Jessica, an Oakland native, joined KQED in 2004 for the early stages of QUEST. She has always had a passion for science and holds a Bachelors of Science in Evolution and Ecology from UC Davis. After a stint in the education department at the Sacramento Zoo, she fell in love with science education and completed a single subject teaching credential in Biology and General Science at Mills College. She taught high school science at San Lorenzo High School where she served as Science Department Chair. In addition to working on QUEST, Jessica ran the national educational outreach for the first season of Jean Michel Cousteau: Ocean Adventures. Jessica currently supports KQED Education and QUEST remotely from her home in Oregon.
Jessica Neely's Latest Posts
Come join us at the 2010-2011 QUEST Science Education Institute. QUEST is gearing up for the 2010-2011 Science Education Institute, a professional development opportunity for educators designed to support multimedia integration in middle and high school science programs! We seek to work directly with teams of Bay Area teachers and informal educators dedicated to enhancing […]
Applications are due May 15 for the 2009-2010 QUEST Science Education Institute.
With its powerful, yet easy-to-use features Flickr offers science educators a number of ways to bring abstract concepts to life and add depth and color to theoretical understanding.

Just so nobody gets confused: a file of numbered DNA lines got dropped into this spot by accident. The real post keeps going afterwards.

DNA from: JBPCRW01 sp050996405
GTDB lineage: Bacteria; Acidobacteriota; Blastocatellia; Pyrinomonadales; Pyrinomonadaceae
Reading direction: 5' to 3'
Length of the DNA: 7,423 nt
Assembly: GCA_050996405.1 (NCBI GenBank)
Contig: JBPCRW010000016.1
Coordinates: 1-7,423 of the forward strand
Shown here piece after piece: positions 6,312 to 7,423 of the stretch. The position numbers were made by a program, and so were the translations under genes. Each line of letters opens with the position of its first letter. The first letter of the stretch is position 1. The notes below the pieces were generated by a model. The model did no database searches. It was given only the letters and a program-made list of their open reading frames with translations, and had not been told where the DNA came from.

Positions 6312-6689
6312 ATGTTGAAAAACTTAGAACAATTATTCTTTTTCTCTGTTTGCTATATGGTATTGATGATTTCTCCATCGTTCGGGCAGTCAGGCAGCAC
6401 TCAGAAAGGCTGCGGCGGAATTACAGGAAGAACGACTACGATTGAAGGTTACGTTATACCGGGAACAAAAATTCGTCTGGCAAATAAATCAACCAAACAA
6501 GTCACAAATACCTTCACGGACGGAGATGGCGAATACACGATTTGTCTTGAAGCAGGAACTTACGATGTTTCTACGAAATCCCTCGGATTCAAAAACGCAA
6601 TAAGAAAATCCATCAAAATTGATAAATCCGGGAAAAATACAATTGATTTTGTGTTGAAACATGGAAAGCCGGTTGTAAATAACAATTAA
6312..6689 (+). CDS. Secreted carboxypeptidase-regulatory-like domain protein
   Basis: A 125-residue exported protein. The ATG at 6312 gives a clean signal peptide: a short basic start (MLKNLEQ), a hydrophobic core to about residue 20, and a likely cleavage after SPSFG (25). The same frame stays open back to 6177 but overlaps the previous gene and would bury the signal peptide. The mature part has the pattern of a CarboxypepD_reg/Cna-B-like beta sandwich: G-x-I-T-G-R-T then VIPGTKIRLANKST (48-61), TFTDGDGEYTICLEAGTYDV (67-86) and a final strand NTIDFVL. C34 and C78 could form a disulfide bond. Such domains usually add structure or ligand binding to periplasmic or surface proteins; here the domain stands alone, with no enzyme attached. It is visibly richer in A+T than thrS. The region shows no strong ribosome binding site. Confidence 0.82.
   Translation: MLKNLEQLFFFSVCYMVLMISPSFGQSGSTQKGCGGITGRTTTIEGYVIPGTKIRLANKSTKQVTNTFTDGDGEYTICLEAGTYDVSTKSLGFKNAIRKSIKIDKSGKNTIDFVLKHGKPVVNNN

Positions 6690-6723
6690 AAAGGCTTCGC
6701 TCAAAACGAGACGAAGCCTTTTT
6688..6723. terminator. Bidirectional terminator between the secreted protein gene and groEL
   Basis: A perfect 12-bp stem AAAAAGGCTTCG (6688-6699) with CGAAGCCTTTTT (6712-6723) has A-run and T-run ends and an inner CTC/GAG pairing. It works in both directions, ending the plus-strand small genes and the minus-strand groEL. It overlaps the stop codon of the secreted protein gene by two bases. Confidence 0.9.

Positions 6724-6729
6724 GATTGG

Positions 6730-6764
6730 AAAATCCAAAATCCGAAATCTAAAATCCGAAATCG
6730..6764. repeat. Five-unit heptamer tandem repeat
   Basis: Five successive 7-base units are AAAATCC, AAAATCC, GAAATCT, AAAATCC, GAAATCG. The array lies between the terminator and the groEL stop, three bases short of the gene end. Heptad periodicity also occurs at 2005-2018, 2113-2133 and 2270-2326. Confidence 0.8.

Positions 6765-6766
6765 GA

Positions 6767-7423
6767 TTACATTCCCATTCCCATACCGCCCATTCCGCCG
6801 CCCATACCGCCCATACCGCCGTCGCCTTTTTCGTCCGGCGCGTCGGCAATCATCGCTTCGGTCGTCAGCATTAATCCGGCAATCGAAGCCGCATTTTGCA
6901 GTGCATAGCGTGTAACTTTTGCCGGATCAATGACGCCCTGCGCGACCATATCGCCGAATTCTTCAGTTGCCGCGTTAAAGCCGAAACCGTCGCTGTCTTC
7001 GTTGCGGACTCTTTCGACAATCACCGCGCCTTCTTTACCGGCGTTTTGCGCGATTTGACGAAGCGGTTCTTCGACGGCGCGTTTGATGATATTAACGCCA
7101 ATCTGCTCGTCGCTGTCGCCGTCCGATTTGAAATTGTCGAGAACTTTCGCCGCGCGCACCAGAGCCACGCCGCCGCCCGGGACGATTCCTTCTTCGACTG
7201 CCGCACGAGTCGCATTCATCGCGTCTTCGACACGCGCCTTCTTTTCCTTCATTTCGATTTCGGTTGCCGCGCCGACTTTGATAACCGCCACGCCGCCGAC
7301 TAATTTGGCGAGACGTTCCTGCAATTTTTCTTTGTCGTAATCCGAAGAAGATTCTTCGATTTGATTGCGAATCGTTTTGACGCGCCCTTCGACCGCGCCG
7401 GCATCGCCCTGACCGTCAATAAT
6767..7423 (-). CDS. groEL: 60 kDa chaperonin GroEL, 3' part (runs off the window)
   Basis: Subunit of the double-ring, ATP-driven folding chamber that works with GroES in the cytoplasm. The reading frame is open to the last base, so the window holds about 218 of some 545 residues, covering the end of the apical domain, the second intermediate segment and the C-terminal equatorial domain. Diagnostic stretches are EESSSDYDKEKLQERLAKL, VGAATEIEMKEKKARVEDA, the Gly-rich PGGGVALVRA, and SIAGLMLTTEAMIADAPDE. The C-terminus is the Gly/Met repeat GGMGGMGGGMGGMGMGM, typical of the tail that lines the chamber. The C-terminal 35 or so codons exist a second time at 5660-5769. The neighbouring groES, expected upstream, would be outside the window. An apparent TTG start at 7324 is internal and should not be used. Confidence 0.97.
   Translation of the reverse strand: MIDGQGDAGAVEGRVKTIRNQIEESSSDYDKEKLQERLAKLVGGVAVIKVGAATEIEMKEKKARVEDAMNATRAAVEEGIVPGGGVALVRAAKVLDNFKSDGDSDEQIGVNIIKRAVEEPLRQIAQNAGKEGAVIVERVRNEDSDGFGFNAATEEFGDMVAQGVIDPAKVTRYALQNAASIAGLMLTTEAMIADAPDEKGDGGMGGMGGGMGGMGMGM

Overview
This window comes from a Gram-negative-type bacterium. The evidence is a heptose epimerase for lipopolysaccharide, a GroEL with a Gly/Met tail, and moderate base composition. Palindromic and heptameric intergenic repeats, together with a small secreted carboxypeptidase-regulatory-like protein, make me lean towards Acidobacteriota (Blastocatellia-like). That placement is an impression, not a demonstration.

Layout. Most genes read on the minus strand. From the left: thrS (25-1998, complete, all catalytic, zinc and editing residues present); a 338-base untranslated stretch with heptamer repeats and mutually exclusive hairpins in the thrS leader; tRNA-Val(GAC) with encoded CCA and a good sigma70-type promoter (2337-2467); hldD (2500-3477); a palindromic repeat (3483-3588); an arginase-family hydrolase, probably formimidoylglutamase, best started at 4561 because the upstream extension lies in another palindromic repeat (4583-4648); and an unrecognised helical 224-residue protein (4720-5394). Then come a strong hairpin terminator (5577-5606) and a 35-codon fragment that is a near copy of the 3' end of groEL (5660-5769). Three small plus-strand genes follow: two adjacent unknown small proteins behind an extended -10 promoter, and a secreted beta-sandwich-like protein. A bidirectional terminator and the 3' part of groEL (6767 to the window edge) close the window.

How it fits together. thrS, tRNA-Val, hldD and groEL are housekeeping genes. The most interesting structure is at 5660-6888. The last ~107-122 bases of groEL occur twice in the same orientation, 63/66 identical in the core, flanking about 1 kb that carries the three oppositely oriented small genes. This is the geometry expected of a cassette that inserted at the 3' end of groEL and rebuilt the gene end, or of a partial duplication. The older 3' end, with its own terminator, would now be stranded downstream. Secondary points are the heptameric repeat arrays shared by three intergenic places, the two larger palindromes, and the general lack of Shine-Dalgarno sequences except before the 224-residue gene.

There are, of course, countless ways for concerned citizens to pitch in. As a former high school science teacher the five suggestions below are my personal recommendations – resources I wish I had known about when I was teaching and things I now give as someone who cares about students' understanding of science.
What is the most compelling reason to use QUEST resources in the science classroom? "They are local", "I can download them", and "short is good." These are a few of the quick responses given by science educators attending QUEST's first 2-day institutes this summer.
Cal Academy scientist Kelly Herbinson collects ants with a Bay Area science teacherAs the winter drags on, I often think fondly of a chilly Saturday in December where I found myself in a small alleyway in San Francisco trying to suck elusive ants into a rubber tube called a pooter. What was the point of […]